Today I’m writing just before my Victor goes in search of his lost Sunny. Yes, he’s still standing in the paddock, head down, dozing until he trudges laboriously back to his stall and dinner. He’ll get extra carrots tonight. I soaked his foot a few days ago (that had an abscess that’s not closing and healing well), and wrapped it with such difficulty - my poor boy can’t bend that knee and stand on his other three unsteady pins to let me do a decent job. But I wanted his foot a little more comfortable, on these, his last nights.
My dear little grumpy Victor has been with me for 10 years now, and I don’t know how I can do what I have to do. I’ve come to believe that he’s patiently "doing his job", struggling out every morning, struggling back every night, while he waits for me to fulfill my promise to him. A while ago, seeing how he was declining again, I spoke with him. What I wanted, you know, was a sign. I wanted him to tell me he’d be ok with it, if I ended the whole ordeal. I told him I could do it if he let me know he was ready - and he stopped eating long enough to turn his head and look directly at me. Was he saying "hay, glad you finally figured it out!" ? I think, now, 10 days later, that he was. And he’s been kindly, patiently waiting for me to get to it. So let me remember my boy again, for you.
Victor was a little guy, a pale Chestnut with wavy mane and tail hair. This is Victor a few months after he came to TGC, standing with his first love, Malika.
Victor’s people contacted me about him, and after some back and forth, I went to get him. I could see right away he had a bum knee, and his front feet were badly shod (one with a lot of heel, the other with none!). The young girl who was riding him was jumping him. He kept making the jumps, but was starting to buck on landing so, he had to go. Never mind that they didn’t know enough to get him properly shod, it was HIS fault for not fitting their needs.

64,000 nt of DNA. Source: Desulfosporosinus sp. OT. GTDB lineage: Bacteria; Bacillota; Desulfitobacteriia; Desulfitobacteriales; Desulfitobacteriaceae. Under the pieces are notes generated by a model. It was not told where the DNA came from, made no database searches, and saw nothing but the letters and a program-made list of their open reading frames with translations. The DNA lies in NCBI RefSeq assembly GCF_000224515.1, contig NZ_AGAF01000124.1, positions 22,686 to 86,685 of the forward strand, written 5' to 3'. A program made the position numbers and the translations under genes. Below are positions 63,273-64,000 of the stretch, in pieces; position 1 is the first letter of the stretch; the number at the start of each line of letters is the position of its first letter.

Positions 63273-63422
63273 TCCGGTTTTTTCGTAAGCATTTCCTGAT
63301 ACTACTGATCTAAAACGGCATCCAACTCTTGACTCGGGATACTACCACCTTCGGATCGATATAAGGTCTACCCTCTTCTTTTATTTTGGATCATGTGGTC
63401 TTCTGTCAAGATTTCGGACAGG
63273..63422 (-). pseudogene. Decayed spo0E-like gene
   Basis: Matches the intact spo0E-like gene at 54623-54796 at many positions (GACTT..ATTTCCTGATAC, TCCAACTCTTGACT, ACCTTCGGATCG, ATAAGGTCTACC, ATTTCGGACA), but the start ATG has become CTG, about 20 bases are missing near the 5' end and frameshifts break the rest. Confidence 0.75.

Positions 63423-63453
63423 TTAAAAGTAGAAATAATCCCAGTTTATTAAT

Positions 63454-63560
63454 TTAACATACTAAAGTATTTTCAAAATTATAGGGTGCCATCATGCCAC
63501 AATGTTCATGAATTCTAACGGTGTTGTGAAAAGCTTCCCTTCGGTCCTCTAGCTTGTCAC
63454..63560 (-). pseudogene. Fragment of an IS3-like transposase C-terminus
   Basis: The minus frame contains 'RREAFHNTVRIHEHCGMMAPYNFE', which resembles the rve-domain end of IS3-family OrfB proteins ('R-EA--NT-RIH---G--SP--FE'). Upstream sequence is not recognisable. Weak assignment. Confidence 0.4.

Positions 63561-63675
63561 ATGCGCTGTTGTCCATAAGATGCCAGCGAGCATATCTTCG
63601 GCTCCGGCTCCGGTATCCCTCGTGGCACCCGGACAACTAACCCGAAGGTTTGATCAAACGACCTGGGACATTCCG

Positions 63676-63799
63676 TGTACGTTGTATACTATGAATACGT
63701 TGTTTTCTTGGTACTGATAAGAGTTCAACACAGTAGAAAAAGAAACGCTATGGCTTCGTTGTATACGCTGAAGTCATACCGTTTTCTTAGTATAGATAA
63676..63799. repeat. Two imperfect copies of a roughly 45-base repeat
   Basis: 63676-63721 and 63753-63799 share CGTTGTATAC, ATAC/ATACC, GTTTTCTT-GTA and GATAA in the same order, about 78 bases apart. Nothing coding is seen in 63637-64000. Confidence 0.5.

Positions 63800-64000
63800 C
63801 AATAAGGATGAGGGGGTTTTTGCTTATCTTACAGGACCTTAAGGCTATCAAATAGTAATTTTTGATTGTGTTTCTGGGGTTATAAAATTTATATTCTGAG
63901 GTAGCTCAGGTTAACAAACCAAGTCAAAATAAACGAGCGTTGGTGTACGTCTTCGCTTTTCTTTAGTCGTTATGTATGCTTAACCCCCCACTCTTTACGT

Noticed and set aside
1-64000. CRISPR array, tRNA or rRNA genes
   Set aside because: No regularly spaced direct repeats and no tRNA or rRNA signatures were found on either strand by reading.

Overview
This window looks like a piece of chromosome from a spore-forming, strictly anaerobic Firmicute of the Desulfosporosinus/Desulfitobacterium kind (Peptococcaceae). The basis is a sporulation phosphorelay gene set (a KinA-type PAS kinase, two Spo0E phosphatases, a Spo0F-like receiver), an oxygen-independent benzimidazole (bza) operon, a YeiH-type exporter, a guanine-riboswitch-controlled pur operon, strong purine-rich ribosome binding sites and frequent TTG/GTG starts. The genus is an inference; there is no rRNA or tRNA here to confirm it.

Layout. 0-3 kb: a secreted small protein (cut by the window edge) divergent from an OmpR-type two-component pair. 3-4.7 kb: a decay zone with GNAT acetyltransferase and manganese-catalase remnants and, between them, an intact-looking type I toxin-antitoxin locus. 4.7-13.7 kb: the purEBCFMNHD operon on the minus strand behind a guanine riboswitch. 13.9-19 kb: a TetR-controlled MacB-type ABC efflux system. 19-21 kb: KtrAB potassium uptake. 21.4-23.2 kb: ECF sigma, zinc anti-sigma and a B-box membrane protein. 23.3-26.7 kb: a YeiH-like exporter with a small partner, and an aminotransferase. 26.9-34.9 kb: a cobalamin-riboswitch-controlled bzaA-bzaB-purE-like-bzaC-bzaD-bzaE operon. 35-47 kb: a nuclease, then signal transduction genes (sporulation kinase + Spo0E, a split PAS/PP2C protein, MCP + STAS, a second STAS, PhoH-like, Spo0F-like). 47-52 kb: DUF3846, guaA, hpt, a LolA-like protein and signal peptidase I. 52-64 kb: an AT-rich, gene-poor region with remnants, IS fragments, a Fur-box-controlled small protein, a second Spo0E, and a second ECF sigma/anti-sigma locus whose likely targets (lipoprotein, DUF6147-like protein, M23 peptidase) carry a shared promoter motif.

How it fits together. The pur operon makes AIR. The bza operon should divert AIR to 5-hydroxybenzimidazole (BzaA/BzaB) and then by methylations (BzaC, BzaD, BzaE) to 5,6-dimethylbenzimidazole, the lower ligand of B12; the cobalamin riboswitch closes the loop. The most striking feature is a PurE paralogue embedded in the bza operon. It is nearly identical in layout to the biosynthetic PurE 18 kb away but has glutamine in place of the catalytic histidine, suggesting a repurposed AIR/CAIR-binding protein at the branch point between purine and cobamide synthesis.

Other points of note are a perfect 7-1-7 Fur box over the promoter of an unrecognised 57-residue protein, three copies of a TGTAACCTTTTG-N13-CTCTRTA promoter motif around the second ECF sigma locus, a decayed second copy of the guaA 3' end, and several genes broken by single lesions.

Victor, to my eye and experience, was a cowboy’s horse. He was perfect under saddle, patient, perfect manners on the ground in every situation. His real name was Victory Chick. But these folks were calling him Cody and jumping him. I’m sure he felt like a fish out of water. When I got him home, I called his name - Hay Victor! - and his head came right up. Yeah, NOW someone gets it!
Once his feet were properly trimmed, he never wore shoes again and gave many a ride to visitors to TGC. He was only 22 when he came in, after all. A little arthritic; a slightly bum knee; a grumpy distant manner unless he was working.
Those overworked quarterhorses kinda shut down emotionally a little - they rest when they can and wait for the next call to duty. And then they give it their all, as he did. I don’t know anything about his history before that last home. His first 20 years are a mystery. He was trained well, and never forgot his training. His broken down joints say he was worked hard. And I’m betting he took pride in his job.
But this fine boy ended up in the hands of horse newbies who couldn’t be bothered to learn what they needed to know to help him please them in ways that I’m sure were a surprise to him (I mean, cow ponies RESPECT fences, they don’t jump them!). But he still tried. And it wasn’t enough.
Look him in these pictures. So kind with little kids who know nothing about horses. He was tolerant and NEVER acted up, no matter what. Even my volunteers loved him and worked on his icky skin with a good will. And he really LOVED his baths.
In his time here, Victor had many friend. First, Malika. When she passed, Sunny, and her two followers Shine and Spencer. But he played with Remy, hung with Jeeps and Queenie. He was easy going but tough enough to respect.